United They Stand

March 15th, 2017
United They Stand

[Editor's Note: At 5:50 p.m. on March 16 and at 6:25 a.m. on March 17, 2017, this story was edited for style, content and accuracy.]

What a difference a year makes!

One year ago, members of the Lakewood Township Committee appointed members to a new Master Plan Advisory Committee that included developers, lobbyists and political insiders.

The public was not welcome at their meetings.

During the advisory committee's second meeting last spring, Municipal Manager Thomas Henshaw threatened to call the police after a Lakewood journalist, posting online under the pseudonym of First Amendment Activist, began videotaping it.

In the face of public criticism, township officials began publicly noticing the advisory committee meetings on the Township web site. However, the meetings were noticed as executive sessions, which are not open to the public.

This editor/reporter for NJ News & Views disregarded the posted executive session notice and entered the advisory committee's upstairs meeting room last summer, as her colleague, The First Amendment Activist, videotaped the event with his smart phone camera.

This editor/reporter asked advisory committee members if they were discussing legal issues, and if they were either filing suit or defending against litigation.

Master Plan Advisory Committee Chairman Justin Flancbaum, a Lakewood developer who also serves as director of the Lakewood Township Municipal Utilities Authority (MUA), said no.

This editor/reporter asked Flancbaum if the advisory committee had a budget to hire employees and was using the meeting to discuss personnel issues.

Flancbaum said no.

This editor/reporter asked why members of the advisory committee were meeting in executive session if they were not discussing any of the items that state law, under the Open Public Meetings Act, classifies as grounds to meet in executive session.

Flancbaum said that he thought members would be more comfortable in a more casual environment, similar to the one in which he conducted business as a private citizen.

He is not, and neither are other members of the government panel to which the local governing body appointed them.

This editor/reporter proposed to Flancbaum and other advisory committee members that instead of meeting in closed session, they share their positive ideas for alleviating quality of life issues impacting citizens living and working in the state's fastest growing municipality.

They wanted answers then, and late last month, when Flancbaum convened a Master Plan Advisory Subcommittee meeting on density in the municipal building auditorium.

This time, members actively sought public input.

They got an earful.

Flancbaum opened the February 28, 2017 meeting by informing the audience that Lakewood had a Smart Growth Plan to address density issues.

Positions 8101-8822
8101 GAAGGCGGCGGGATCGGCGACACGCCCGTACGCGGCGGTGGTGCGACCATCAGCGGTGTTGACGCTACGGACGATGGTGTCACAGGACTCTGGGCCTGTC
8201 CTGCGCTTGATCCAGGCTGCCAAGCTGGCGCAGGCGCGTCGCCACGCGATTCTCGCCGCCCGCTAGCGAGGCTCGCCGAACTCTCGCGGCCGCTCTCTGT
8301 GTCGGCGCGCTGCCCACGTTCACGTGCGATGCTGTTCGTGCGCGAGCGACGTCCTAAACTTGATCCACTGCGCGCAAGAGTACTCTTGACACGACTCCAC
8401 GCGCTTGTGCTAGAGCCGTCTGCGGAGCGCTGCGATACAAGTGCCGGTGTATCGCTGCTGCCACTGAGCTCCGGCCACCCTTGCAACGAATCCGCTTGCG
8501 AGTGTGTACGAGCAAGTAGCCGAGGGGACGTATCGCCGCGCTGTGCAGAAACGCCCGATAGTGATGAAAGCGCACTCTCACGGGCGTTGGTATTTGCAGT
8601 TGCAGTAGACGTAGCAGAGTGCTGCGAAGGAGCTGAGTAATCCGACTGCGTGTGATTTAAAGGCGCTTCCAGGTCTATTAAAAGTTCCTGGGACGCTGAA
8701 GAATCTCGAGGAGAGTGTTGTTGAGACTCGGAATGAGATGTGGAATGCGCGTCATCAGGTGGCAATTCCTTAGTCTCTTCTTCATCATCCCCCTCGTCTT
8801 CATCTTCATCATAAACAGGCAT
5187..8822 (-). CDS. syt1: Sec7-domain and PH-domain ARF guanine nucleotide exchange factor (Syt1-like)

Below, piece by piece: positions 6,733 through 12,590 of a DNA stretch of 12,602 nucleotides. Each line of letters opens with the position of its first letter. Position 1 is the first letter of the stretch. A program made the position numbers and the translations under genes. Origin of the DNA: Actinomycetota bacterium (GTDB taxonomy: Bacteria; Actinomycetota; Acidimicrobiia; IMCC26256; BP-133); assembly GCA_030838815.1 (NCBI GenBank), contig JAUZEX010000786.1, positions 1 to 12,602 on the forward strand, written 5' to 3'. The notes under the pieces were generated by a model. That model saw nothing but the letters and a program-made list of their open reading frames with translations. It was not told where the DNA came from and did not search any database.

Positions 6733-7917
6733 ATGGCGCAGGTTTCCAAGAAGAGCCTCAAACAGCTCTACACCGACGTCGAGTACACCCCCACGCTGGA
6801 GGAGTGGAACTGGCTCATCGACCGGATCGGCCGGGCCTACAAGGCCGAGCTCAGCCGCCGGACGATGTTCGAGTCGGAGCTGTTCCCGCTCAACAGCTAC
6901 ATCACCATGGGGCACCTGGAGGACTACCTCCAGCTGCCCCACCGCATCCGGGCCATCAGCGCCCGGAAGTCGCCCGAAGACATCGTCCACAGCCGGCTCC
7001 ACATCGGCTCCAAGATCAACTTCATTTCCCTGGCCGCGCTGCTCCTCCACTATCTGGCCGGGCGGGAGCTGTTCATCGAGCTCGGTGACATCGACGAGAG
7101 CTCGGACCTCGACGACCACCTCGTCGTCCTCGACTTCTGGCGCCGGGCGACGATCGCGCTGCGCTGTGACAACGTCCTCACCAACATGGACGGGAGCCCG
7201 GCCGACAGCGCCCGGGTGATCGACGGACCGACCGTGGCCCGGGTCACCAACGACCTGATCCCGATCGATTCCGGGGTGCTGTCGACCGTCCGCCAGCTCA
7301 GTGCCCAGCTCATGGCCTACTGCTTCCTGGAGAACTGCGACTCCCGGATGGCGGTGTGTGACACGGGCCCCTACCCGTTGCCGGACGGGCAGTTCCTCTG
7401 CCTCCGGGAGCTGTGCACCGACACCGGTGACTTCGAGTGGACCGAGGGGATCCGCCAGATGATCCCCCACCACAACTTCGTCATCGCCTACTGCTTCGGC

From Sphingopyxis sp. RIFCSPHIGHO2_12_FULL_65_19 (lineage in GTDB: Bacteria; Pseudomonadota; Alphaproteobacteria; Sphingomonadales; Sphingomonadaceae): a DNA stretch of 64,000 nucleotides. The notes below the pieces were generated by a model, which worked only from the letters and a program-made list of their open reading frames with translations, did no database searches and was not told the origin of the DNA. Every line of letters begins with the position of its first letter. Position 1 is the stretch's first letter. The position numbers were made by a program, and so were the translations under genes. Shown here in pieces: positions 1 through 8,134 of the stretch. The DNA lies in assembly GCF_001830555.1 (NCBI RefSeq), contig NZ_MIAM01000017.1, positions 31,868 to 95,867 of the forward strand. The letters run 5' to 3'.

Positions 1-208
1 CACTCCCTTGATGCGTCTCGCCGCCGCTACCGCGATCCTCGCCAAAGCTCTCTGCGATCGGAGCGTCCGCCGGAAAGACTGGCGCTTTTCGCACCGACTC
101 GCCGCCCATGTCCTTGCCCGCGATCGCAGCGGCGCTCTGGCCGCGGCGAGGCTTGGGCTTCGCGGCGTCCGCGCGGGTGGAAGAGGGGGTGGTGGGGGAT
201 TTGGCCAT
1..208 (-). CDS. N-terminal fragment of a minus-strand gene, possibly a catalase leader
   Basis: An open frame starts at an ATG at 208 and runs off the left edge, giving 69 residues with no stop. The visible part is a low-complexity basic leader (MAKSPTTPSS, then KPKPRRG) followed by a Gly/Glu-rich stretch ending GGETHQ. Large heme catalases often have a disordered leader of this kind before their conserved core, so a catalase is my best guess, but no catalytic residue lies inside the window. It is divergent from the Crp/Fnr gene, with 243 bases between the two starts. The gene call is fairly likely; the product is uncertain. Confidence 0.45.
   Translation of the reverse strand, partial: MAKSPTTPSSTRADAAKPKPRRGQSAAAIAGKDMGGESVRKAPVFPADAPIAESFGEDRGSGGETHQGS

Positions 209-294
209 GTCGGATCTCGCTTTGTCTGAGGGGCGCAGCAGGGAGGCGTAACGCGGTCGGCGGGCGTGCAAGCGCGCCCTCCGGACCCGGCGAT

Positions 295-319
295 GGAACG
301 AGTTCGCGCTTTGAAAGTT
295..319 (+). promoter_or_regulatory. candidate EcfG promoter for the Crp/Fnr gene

The audience laughed.

"Call it what you want, but that's the name of it," Flancbaum responded.

He said he and his advisory subcommittee wanted to hear from each and every one in the audience.

Prior to opening the public forum, Planner Martin Truscott made a presentation of the township's Smart Growth Plan.

Originally adopted in 2009, Truscott said that the township's Smart Growth Plan (SGP) addressed land use, circulation, development and all other uses of the town. He said that the SGP designated compact centers for future development, thereby preserving other areas.

Not necessarily.

Last year, NJ News & Views reported that areas of the Oak Street Core designated for affordable housing or for preservation as passive or active recreational space were instead being developed for schools, without the SGP being updated to reflect the change in use.

According to the Cedarbridge Town Center of the SGP, the township's corporate park includes a residential housing component.

To developers, it is a promise yet to be fulfilled.

Schools are a permitted use in the industrial park, and for years, the Lakewood Zoning Board of Adjustment granted variances for residential housing that was not permitted there.

Development of more residential housing throughout Lakewood has brought more tax-exempt schools and houses of worship opening for business, which in turn mean less tax revenue with a greater demand for municipal taxpayer-supported public services.

In addition, more school buses are jockeying for position on township, county and state roadways with more commercial trucks and vehicles, endangering Lakewood's growing population of school children and pedestrians, while congesting the municipality's infrastructure.

That mix did not sit well with members of the audience, who vented their anger on advisory committee members, many of whom were employees of influential government lobbyists.

Shloimy Klein asked if any members of the subcommittee took money from developers to represent their interests over those of the public.

"This is called legal bribery!" he said.

Fairways resident Carol Suckno spoke next.

"I'm here as a senior," she said. "There are a million other things I could do this evening, (but I'm here because it's important)."